CHALLENGING ROUTE FOR TOYOTA DEALER 1000 The route for the Toyota Dealer 1000 in Mpumalanga from October 13 to 15 will provide competitors with "everything they could wish for from an off road race." The event, organised by the South African...
CHALLENGING ROUTE FOR TOYOTA DEALER 1000
The route for the Toyota Dealer 1000 in Mpumalanga from October 13 to 15 will provide competitors with "everything they could wish for from an off road race."
The event, organised by the South African Motorsport Club (SAM), is the penultimate round of the Absa Off Road Championship and the candidate event for South Africa's possible inclusion on the FIA Cross Country World Cup calendar in 2006. Because of its FIA observer status, the event had to be upgraded from a two-day 400 kilometre race to a three-day 1000 kilometre race.
"Upgrading the event presented us with a real challenge," said chief organiser Willie du Plessis. "We had to find around 800 kilometres of road, but the end result is a route that provides competitors with a wide variety of terrain.
"It is everything an off road racer could wish for, and on top of that the route takes in some of the most breathtaking scenery you will find anywhere in the world."
Du Plessis added that the SAM route team, under Hasie Haasbroek, had travelled thousands of kilometres over the last three months searching for new roads. With a huge portion of the route taking in virgin territory for off road racing, the search had been more than successful.
"The co-operation and support we had from landowners throughout Mpumalanga has been outstanding," said du Plessis. "Without their help we could not have accomplished what we have put together. Such was the co-operation many farmers spent hours and lots of kilometres in their own vehicles scouting for new roads.
"Hasie and Fanie Fourie also deserve praise for weekend after weekend of scouting and drawing up route and timing schedules. Behind the scenes there have been innumerable meetings, workshops, discussions and planning sessions but with a team like this I could win a world war."
Day one will consist of a short nine kilometre prologue starting at 11:30 from the Designated Service Point (DSP) on the rugby field at Lydenburg. Leg 1 of the event will start at 12h00 with the route running from the edge of the escarpment east of Lydenburg and next to Long Tom Pass. The route runs through scenic forest and crosses the R37 main road to eventually finish on the outskirts of Sabie. A 55 kilometre road section will take crews back to the overnight stop at the DSP.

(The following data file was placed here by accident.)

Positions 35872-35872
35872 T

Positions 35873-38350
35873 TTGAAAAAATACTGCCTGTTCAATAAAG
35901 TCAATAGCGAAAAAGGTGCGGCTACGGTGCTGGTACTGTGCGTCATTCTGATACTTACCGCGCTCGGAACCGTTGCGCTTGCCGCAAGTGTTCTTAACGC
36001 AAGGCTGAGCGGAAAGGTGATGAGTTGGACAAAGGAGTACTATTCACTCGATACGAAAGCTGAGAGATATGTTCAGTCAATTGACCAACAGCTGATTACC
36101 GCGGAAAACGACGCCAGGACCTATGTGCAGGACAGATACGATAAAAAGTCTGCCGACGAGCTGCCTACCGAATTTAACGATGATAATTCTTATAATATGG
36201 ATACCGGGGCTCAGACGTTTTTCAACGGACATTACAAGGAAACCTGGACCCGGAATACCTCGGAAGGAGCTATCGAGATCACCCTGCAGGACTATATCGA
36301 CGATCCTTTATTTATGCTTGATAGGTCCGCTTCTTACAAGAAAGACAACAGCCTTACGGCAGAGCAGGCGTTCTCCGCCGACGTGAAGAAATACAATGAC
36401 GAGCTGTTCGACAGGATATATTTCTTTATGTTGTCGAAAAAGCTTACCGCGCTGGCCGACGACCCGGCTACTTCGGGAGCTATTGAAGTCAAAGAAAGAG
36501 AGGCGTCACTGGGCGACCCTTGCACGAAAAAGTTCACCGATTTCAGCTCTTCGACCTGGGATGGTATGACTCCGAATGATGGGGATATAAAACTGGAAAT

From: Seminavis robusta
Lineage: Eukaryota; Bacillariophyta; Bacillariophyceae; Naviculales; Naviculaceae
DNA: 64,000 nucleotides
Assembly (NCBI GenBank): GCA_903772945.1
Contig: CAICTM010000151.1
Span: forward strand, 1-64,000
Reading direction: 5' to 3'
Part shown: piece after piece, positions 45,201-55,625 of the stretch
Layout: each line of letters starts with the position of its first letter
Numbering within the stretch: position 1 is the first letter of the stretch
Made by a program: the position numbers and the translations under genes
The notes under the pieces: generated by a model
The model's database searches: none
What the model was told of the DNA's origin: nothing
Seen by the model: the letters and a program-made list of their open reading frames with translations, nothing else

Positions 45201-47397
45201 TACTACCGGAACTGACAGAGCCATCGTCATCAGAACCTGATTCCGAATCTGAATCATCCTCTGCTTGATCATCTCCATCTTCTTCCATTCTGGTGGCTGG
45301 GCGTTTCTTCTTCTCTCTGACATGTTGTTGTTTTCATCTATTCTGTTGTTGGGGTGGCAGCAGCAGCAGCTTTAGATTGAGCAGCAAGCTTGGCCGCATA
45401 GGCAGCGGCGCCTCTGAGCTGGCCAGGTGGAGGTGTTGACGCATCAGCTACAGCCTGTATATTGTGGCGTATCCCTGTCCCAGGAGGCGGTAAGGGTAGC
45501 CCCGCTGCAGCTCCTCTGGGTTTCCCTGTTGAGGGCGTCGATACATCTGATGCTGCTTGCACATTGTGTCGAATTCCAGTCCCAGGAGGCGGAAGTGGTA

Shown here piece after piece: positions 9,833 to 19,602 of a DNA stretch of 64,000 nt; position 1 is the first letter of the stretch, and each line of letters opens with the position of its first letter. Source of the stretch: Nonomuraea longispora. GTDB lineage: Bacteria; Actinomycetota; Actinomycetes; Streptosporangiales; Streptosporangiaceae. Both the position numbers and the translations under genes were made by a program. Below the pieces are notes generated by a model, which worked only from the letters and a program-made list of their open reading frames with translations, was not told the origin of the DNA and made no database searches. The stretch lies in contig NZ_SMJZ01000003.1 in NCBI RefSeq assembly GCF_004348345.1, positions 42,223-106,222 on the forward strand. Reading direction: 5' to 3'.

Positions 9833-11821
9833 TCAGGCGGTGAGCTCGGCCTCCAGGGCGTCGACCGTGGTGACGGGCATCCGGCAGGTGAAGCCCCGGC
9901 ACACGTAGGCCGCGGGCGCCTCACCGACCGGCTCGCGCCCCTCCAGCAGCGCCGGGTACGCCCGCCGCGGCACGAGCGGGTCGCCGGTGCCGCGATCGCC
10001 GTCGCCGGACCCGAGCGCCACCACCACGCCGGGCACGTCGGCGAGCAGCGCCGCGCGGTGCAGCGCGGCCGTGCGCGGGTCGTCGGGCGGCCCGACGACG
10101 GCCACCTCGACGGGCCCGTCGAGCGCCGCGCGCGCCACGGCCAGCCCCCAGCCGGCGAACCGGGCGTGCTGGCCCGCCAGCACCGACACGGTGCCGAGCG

Leg 2 of the event on Friday will start at 07h00 and after 13 kilometres of veld there will be a 40 kilometer de-control before the event restarts in the Draaikraal area. The section passes through Tonteldoos to a refuel, after 130 kilometres, at Roossenekal Primary School. The first car is expected at 09h00.
The next section is 180 kilometres with a selection of mealie fields, provincial gravel roads and veld and is linked by three short open sections. The route runs via Stofberg and Laersdrift to the Dullstroom refuel area. The first car is expected at 12h00 after a total of 239 kilometres of racing and 75 kilometres of open section.
Leg 3 starts with a short five kilometre open section before racing gets underway with a combination of veld, forests and provincial roads. This loop passes through Palmer, Machadodorp, Kruisfontein and Lydenburg. This loop is 244 kilometres and total for the day is 560 kilometres with the first car expected at the Lydenburg DSP at 16h30.
Day three sees Leg 4 off to another 07h00 start at Lydenburg Toyota. This is the prime section of the event with the route stretching over the property of around 25 different landowners. The route takes in veld and tough mountain sections and heads towards Dullstroom before cars return to the Lydenburg DSP after a total of 207 kilometres. The turning point for this leg is at the Owl and Oak outside Dullstroom with demanding mountain roads set to test crews to the full. The first car is expected back at the DSP at around 10h30.
The final leg passes through mealie fields in Coromandel before heading towards Badfontein, circling the Kwena Dam and heading back to the Lydenburg DSP for the finish. The total distance for the day is 367 kilometres, with the first car expected back at the finish at 13h30.
"The overall distance and the wide variety of terrain is going to provide competitors with a really stern test," said du Plessis. "I think we have achieved just the right balance in what is also going to provide crews with tactical options.
""It is highly unlikely that anyone is going to win this event over the first two days, and combining staying power with pace is going to be the key."